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Paying for a new car with cash has long been considered the king of cost-cutting options because you avoid finance charges. It's still good advice, depending on your alternatives. (It's not the best choice, for instance, if that money could earn 10 percent in a stock mutual fund.)

But for those shoppers who plan to finance their purchase, the question remains: Which of the many deals available is truly the cheapest?

To find out, we compared various auto-financing options using real prices, incentives, interest rates and leasing quotes as of January 2005. We studied several 2005 models of various sizes, costs and makes, which we assumed our buyer - who wasn't real - would keep for many years.

To establish a benchmark against which other deals could be measured, we calculated the total cost and the monthly payments of each vehicle using a conventional auto loan and our standard advice. This includes:

Focusing on the vehicle price rather than on the monthly payment.

Negotiating up from the Consumer Reports Wholesale Price (our assessment of what the dealer paid for the car, available for a fee at" target = "NEW"> rather than down from the manufacturer's suggested retail price. Auto-pricing information is also available from such Web sites as and

Obtaining prior loan approval at a credit union. Rates there can be lower than those offered at banks or through standard dealer financing. (Ours was 5.22 percent.)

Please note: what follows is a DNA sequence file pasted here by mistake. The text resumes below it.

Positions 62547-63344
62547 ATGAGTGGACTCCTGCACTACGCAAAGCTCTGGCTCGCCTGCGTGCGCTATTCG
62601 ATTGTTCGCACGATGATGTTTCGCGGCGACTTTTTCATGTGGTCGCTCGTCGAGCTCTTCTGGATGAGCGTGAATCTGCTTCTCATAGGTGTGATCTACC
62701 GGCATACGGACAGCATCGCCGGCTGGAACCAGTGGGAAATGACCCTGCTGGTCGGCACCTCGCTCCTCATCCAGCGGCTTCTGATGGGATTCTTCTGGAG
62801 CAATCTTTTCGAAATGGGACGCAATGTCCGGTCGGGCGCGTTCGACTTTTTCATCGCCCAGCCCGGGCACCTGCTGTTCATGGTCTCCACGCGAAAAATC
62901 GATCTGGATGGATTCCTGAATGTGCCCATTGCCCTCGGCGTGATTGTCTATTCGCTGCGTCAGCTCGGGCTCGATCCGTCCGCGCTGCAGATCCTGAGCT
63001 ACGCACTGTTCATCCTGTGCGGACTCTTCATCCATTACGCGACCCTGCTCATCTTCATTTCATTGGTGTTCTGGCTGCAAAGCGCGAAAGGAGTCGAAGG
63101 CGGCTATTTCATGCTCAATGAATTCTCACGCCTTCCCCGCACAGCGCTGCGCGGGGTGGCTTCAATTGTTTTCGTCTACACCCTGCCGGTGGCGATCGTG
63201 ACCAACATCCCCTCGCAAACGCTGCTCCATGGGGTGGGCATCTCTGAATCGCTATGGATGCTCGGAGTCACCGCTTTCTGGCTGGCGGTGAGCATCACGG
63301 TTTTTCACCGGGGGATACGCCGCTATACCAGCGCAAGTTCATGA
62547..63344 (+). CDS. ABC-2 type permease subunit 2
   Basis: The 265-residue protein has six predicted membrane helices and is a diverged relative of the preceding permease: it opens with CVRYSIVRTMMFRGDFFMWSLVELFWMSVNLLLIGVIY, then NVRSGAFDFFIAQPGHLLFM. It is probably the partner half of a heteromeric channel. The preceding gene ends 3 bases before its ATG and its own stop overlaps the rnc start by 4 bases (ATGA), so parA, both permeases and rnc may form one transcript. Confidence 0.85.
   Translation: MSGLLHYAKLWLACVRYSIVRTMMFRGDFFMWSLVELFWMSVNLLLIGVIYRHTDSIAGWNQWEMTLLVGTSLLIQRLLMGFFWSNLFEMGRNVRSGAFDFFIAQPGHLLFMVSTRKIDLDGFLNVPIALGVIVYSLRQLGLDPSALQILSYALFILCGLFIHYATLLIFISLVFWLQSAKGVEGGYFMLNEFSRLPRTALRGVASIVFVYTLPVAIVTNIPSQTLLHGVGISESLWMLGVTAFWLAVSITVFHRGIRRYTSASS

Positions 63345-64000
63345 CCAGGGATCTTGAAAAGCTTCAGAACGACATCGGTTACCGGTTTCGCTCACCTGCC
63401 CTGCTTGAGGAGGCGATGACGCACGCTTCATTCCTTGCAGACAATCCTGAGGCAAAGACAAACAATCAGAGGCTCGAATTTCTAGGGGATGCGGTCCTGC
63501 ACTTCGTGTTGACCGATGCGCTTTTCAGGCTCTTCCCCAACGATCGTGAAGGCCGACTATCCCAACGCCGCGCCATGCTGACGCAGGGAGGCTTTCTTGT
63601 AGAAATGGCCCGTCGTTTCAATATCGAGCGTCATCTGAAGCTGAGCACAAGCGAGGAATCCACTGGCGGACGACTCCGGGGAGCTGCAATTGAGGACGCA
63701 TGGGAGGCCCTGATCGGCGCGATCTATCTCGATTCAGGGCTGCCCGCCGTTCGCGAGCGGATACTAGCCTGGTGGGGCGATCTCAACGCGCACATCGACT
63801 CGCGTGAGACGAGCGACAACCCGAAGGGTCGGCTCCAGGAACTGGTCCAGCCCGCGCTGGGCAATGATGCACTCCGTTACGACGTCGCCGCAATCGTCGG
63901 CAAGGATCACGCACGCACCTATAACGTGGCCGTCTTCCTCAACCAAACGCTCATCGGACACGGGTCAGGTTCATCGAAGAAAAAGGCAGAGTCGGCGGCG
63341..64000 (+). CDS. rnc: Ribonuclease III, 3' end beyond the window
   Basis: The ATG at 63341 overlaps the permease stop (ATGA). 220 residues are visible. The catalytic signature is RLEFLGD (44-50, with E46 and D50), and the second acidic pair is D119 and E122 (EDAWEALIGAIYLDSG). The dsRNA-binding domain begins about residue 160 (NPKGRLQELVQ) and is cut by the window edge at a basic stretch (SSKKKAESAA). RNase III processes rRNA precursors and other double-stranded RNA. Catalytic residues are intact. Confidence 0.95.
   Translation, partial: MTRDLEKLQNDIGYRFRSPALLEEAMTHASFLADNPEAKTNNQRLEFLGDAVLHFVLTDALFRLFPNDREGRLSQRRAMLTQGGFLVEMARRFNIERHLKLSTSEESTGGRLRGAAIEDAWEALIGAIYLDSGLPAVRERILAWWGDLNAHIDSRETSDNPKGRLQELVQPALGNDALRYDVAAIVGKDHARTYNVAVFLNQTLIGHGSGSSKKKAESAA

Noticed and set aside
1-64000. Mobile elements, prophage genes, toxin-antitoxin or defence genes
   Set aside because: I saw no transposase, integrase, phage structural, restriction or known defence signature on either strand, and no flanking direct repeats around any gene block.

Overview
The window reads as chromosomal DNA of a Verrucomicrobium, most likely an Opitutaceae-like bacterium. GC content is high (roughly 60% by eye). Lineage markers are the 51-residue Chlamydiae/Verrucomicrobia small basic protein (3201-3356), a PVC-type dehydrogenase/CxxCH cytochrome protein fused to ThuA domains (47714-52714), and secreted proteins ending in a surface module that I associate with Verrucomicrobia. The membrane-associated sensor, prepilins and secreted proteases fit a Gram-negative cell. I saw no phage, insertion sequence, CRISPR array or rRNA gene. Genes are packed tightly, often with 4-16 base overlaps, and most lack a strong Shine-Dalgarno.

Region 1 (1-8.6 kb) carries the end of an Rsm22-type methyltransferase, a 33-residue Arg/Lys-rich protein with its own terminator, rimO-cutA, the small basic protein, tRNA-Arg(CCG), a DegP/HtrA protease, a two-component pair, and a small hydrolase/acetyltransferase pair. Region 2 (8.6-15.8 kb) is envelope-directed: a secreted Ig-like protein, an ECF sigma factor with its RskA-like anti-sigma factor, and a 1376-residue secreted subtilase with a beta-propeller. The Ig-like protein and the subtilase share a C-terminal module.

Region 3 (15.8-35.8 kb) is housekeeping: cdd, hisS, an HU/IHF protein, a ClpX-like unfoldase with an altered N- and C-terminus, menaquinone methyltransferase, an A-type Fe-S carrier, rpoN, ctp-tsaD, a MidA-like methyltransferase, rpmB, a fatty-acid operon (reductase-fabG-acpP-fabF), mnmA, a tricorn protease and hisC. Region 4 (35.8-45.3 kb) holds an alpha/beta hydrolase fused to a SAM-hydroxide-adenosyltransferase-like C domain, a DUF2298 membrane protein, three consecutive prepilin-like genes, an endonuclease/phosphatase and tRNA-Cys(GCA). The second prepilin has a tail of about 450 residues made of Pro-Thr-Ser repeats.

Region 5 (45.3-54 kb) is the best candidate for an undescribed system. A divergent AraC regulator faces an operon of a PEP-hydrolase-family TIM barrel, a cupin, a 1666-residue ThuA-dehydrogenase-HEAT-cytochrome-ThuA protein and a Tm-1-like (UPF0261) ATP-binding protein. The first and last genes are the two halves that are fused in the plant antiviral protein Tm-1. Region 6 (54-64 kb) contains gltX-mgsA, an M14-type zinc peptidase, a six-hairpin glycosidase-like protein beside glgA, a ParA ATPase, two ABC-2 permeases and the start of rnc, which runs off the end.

Our analysis found big cost variations. Here are some highlights:

Low-rate dealer financing. This deal typically offers an interest-free or ultra-low-rate loan if you have the credit score to qualify. While the interest-free loans in our study saved 1 percent to 7 percent compared with the benchmark, they're not available for all vehicles or all consumers. Plus, you usually have to give up the cash rebate to get the lower rate. That penalty meant such low-rate loans ended up costing 3 percent to 7 percent more than our credit-union deal. If combined with a full rebate, however, low-rate dealer financing (1.9 percent to 3.9 percent in our study) shaved about 4 percent off the total cost of the car.

Extend the loan term. In this scenario, you stretch your 48-month loan to 60 or 72 months. While that reduced our simulated shopper's monthly payment by 9 to 25 percent, the interest payments over that span significantly raised the total cost of the car. In general, you should avoid this financing sleight of hand, a common tactic for salespeople trying to close a deal.

Balloon loan. Offered by credit unions, banks and finance companies, these loans are also known as "lease look-alikes" because their monthly payments are calculated like a lease, based on the negotiated purchase price minus the vehicle's estimated residual value. There's no down payment, but at the end of the agreement you make a balloon payment equal to the residual value. In our study, this always raised the purchase cost by 1 percent to 2 percent over the benchmark. It can be a good deal, however, if you take the down payment saved and invest it in a high-return stock mutual fund or pay down a high-rate credit card.

When exploring financing options, we suggest you start with a credit union. If you're not a credit union member, and you don't qualify for ultra-low-rate dealer financing, investigate rates at banks. They can be lower than the standard rates dealers charge. For help in navigating the car-buying process, check out "Wheeling & Dealing: Consumer Reports Guide to Smart Car Buying." It's available free at our Web site, Just click on Autos, then on "New cars," then select "Wheeling & Dealing."

By the editors of Consumer Reports at